In ‘Non-Standard Construction’, Penny Jones has her main character move into a new flat with a suspiciously low rental price attached. The only reason given for this—vague and dismissive—is the ‘non-standard construction’ of the title. Soon, it seems to indicate shoddy workmanship as the protagonist is quickly overwhelmed with a white dust he feels is beginning to affect his health. Or is it really a sign of his disintegrating mind? It is nicely conceived with some well-drawn set-pieces, only slightly marred by the sense that it would benefit from a bit of a tighter edit (there are a number of run-on sentences and a slight tendency towards the overwritten). However, the central concept manages to shine through, and the end passage is suitably chilling and strange. In the next story, Gary McMahon returns, albeit obliquely, to his excellent Concrete Grove trilogy with a tale of rituals, promises, and portals to another dimension. ‘The Night Moves’ has its homeless protagonist spending his nights in the service of obsession, performing exhausting martial arts movements in the desperate hopes of opening a portal to … somewhere. Somewhere better, perhaps? Yet, he senses he will only achieve this in a Zen-like state of transcendence. It is a lovely meditation on desperate hope, on the pursuit of perfection. Of course, it wouldn’t a horror story—or, dare we say it, a Gary McMahon story—without a less than happy ending, and this short piece does not disappoint.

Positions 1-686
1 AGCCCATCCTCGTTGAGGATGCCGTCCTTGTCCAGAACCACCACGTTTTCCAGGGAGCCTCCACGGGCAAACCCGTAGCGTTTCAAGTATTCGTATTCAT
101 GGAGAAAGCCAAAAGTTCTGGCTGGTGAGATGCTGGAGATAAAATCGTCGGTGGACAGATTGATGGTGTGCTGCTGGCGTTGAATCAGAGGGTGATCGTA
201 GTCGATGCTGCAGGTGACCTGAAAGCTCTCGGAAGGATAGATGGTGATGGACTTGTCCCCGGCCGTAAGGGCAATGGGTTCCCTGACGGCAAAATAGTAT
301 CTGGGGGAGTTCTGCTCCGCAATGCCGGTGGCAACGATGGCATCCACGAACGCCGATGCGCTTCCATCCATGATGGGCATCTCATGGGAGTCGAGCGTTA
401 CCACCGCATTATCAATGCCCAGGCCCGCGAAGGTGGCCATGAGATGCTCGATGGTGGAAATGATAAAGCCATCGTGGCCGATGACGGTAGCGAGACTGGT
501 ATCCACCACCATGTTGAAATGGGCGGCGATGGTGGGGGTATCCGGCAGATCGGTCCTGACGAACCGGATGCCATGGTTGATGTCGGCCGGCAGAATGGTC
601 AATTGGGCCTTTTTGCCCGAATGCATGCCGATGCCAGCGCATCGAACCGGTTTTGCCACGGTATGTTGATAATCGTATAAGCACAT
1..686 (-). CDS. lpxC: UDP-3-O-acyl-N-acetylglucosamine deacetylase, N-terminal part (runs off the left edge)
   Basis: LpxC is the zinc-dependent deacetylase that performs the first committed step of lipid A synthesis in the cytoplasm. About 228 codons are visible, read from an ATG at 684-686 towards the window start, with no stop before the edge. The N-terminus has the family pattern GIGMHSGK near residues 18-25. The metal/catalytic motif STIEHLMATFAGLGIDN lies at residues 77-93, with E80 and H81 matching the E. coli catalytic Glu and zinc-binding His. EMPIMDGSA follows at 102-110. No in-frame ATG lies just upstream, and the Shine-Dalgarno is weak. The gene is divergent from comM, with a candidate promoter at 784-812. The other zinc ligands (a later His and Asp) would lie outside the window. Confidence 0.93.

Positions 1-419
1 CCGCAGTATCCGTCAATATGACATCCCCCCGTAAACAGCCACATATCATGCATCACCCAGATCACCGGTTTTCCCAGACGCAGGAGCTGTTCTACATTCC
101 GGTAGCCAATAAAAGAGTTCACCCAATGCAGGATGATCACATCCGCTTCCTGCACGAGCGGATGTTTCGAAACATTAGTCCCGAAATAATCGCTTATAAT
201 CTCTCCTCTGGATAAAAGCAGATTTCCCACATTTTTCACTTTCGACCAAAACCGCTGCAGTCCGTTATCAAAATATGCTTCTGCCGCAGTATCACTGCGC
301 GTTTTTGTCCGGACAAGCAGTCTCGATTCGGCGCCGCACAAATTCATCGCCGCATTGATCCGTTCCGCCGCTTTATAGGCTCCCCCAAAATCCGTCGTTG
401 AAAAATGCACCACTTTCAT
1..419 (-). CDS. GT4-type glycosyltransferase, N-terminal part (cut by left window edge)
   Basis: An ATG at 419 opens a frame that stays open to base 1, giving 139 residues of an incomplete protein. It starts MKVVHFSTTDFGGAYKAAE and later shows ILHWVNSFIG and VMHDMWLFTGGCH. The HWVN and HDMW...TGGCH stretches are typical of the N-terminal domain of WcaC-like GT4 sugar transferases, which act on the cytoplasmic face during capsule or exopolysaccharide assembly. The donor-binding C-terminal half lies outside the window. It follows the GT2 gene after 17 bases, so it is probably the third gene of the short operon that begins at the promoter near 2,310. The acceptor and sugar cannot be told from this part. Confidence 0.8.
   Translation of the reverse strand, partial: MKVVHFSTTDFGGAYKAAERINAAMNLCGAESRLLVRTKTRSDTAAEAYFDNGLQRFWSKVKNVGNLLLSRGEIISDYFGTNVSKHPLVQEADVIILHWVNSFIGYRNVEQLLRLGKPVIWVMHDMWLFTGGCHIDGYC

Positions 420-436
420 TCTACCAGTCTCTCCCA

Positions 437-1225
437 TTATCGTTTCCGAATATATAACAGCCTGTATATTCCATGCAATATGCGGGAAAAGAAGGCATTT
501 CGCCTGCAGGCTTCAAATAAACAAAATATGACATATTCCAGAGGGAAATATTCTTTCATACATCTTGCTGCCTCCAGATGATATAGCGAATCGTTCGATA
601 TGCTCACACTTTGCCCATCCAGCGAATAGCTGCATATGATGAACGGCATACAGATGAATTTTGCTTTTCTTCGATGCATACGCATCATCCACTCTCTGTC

Finally, we have ‘/’dƷɅst/’ by Carole Johnstone. It is debatable as to whether this is a ‘proper’ horror story, being that it reads more like a crime tale; yet there is no denying it is horrific, grim, and affecting. It is also, by a fair way—no mean feat considering the quality on offer here—the best story within these pages. Close to novella size, its narrative takes in a rainy Glasgow, a driven yet troubled Detective Chief Inspector, and a series of gruesome body parts found around the city with strange notes attached. Utilising phonetic Scots for the dialogue—something Johnstone is fast becoming a natural expert at—it’s suitably grim and authentic. Mixing the investigation and a more personal thread, the tension mounts with expertise until the inevitable confrontation. And even if the ending can be seen just before it arrives (with these kinds of tales, it’s difficult to hide a villain with a small roster of characters) it still manages to engage, to captivate. One would hope that Johnstone is embarking on larger works of this nature. She clearly has an aptitude for it, and this particular story expanded and explored in depth could easily sit beside the likes of Tana French, Peter May, or Val McDermid. Astonishingly good.

So it’s clear, not only has Dark Satanic Mills managed to match the standard set by its predecessor, it has surpassed it. Hardly a blip in this collection, with each writer producing sterling work which encapsulates the theme of the anthology. If editor Steve J. Shaw can maintain this level in coming volumes, he is sure to have an impressive legacy for his press. No doubt, in years to come, Great British Horror will become the publication serious and aspiring horror writers beg to be seen in. With only two volumes so far, it has already impressed with its adherence to quality, content, and variety.


Publisher: Black Shuck Books
Paperback: (240 pp)
Release Date: 8 December 2017